Of course, there is only so patient that a fourth grader can be. Eventually she snaps, and she starts yelling and screaming back at her sister. Joseph is pretty good at escaping into Joe Joe land, as we call it when he tunes out the world, but poor Connie has to be mentally present. She can't help it. By the time that we get home my nerves are shot. I am a wreck. I walk in the house, and grunt at my husband. If he does not have supper ready, I tend to snap at him. It is time to get the kids fed and off to bed, and if he is not going to cook, I want to know to pick something up. Poor man; I certainly would not tolerate it if he came home angry at me because I don't have supper ready. The man has become a saint over the past couple of years. The angrier that I get, the calmer that he gets. He understands what I deal with on these drives, and he is incredibly loving and supportive. Dont get me wrong, he has a sense of pride and his own limits. He wouldn't tolerate it if I was walking over him anytime that I was in a bad mood. One of the things that I love about him is that he is not a push over. He stands up to me, and he is not afraid to voice his own needs. He doesn't play that whole the woman is always right game. Frankly, that would get on my nerves, and I would start to look down on him if he we're like that.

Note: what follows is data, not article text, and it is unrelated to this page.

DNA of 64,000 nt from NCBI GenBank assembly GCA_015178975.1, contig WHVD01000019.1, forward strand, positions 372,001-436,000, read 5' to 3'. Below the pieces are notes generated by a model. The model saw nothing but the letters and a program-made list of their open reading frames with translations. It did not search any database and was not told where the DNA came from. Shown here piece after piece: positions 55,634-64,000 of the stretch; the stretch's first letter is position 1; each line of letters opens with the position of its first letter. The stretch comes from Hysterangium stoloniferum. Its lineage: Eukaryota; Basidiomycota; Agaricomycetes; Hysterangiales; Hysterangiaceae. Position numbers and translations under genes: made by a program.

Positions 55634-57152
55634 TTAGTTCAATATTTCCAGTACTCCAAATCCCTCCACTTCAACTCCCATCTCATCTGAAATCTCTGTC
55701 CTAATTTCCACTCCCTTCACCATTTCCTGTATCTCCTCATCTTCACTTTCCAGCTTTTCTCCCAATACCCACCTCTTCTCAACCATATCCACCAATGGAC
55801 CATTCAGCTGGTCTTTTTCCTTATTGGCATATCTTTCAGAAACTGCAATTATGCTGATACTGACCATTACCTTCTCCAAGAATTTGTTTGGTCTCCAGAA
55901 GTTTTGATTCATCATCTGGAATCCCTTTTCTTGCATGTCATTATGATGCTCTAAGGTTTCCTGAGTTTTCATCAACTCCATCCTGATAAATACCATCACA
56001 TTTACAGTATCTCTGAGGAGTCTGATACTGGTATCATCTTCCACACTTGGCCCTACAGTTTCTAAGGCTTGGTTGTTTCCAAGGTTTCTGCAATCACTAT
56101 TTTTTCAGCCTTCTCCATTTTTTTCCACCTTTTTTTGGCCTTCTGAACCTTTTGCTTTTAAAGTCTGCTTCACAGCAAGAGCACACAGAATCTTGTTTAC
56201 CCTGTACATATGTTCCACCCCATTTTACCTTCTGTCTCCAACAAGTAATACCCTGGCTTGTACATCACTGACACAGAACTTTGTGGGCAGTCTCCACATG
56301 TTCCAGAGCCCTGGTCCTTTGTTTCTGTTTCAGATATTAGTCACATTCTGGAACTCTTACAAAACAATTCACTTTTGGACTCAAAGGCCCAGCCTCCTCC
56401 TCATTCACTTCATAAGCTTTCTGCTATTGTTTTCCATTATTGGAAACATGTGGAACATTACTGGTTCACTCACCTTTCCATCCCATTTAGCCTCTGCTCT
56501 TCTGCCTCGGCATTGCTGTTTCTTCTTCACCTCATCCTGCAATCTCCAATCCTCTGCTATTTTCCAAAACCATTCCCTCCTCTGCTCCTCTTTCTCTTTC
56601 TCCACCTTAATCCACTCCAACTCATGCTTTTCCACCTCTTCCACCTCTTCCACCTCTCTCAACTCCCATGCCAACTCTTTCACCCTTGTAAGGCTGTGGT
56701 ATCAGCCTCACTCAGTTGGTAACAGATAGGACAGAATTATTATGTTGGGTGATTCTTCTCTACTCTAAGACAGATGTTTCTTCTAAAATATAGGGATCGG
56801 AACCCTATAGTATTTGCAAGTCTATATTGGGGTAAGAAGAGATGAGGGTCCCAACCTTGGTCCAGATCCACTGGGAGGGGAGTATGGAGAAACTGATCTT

But he is also incredibly supportive, and he is patient when he knows that my patience is lost. He also tries to be home in time to keep the girls with him when we go to therapy, but he has a job to do, and like most of the population, his time is not as flexible as he would like. As a soldier, he has varying duties and rotations that he works. Recently, he was on a morgue rotation. This was fabulous for me. He was home early every day, and he stayed with the girls while I was gone with Joseph. Every time we came home, supper was either ready or almost ready; the girls we're finished with their homework and ready for bed, and all that all that I had to do was eat. Then we got the kids ready for bed, read to, and tucked in.
Have I mentioned how much I love this man?
One day, while the girls we're with their daddy, and Joseph and I we're driving to therapy, I listened to my son. I listened to him sing, and I listened to him talk to me about his day. He told me about his friends, and he told me about school and his teachers. He sang on top of his precious little lungs when his favorite songs we're on the radio. The entire time, my heart danced.